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During World War II, Ocracoke was also used by the U.S. Navy Beach Jumpers, the forerunners to the Navy Seals, specializing in psychological warfare and deception. These units were organized by Admiral H. Kent Hewitt, but the concept was that of Lieutenant Douglas Fairbanks, Jr., who, during raids with the British Commando, developed an appreciation for deception as a military tactic and wanted to explore it further.
At the start, 180 officers and 300 enlisted men were needed to start the program, and Admiral Hewitt was put in charge. There were four requirements men had to fill if they wanted to become a Beach Jumper volunteer: basic knowledge of navigation using the stars, experience with handling small boats, no propensity for seasickness, and basic electrical knowledge.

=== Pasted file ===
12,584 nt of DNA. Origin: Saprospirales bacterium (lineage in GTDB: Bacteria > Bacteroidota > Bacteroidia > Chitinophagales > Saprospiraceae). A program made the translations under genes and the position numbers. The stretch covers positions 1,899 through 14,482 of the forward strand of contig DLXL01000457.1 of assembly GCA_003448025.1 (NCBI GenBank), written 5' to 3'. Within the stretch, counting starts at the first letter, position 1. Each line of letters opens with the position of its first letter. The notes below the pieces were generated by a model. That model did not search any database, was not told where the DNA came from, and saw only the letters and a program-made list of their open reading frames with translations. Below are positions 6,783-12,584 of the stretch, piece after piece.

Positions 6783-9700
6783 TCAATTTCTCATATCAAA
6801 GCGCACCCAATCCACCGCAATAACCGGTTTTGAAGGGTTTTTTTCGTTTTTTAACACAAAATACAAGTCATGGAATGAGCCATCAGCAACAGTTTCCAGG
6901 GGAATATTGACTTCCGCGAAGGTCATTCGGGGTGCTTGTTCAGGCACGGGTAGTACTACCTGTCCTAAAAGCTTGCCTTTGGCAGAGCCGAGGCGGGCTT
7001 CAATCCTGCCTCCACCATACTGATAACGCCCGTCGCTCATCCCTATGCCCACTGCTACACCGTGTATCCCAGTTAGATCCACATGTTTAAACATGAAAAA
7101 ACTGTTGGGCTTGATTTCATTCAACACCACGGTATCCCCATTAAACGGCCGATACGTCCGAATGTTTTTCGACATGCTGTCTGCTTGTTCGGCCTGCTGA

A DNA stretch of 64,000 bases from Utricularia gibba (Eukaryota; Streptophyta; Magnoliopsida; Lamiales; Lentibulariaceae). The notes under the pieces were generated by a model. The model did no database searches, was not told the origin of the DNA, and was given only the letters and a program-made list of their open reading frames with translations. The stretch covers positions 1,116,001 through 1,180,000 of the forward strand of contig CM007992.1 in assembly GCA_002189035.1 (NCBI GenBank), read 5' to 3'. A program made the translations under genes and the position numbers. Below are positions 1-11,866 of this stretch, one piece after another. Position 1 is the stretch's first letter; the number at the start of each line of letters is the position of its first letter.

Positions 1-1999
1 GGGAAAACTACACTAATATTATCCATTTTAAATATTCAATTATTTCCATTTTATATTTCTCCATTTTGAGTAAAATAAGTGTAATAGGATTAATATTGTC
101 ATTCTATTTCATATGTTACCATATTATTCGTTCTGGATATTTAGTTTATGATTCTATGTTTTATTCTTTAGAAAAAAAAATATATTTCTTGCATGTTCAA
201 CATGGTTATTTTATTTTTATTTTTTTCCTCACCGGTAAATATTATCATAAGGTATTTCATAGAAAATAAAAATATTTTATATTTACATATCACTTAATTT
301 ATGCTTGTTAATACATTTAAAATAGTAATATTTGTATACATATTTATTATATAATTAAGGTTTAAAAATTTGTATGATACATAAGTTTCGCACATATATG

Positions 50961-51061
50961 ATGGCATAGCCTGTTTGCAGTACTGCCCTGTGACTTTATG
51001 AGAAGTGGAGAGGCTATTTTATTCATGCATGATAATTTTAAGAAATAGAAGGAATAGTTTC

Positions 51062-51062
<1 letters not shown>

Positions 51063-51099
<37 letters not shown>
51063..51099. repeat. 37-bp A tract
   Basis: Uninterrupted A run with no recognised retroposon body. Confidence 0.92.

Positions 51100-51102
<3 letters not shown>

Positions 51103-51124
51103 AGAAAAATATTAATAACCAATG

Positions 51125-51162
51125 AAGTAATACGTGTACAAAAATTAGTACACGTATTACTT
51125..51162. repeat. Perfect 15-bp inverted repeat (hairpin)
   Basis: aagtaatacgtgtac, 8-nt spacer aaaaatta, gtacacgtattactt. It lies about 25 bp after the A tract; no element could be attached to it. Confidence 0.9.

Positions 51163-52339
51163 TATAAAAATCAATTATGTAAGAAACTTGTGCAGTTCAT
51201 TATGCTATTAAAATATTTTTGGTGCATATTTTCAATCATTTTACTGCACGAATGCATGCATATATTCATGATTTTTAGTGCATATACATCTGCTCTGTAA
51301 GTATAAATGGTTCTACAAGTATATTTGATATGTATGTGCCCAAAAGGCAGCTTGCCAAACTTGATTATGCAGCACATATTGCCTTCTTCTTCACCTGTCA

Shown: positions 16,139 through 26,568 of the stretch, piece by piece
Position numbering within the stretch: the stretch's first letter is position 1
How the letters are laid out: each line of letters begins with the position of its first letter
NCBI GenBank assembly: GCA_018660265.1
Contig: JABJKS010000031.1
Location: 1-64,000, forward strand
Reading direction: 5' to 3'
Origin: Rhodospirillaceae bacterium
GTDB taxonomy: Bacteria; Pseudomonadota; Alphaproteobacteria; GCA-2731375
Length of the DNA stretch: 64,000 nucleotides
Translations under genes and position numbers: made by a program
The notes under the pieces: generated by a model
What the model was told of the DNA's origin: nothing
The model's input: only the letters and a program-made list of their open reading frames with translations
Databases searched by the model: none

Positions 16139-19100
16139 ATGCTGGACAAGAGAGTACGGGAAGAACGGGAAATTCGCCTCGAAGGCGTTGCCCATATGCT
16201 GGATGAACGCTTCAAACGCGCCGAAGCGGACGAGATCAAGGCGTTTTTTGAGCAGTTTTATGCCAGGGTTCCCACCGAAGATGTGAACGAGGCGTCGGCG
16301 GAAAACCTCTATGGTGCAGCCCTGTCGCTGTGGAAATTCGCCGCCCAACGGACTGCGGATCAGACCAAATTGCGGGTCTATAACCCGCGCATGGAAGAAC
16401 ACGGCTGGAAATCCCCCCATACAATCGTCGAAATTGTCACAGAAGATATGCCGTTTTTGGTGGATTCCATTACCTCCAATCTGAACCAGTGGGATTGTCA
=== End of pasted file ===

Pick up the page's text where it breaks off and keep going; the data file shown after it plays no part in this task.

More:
Ocracoke was chosen for a Beach Jumpers’ base because of the island’s remote location. During and immediately after the war, Ocracoke was only accessible by private boat, mailboat, or plane. The Beach Jumpers trained on the island from December 1943 through January 1946. This was a top secret organization, meaning islanders knew nothing about the operations of the Beach Jumpers, and during this time, the base and the beaches were off-limits to locals. On Ocracoke, the Beach Jumpers trained by organizing simulated invasions and battle scenes by setting off smoke pots and exploding firecrackers. They also experimented with tin foil-covered balloons in order to obstruct communications.
Although the memorial to the U.S. Navy Beach Jumpers is near Loop Shack Hill (another Navy installation) along Highway 12, the Beach Jumpers were not using Loop Shack Hill for it’s original purpose, which was protection against U-boats.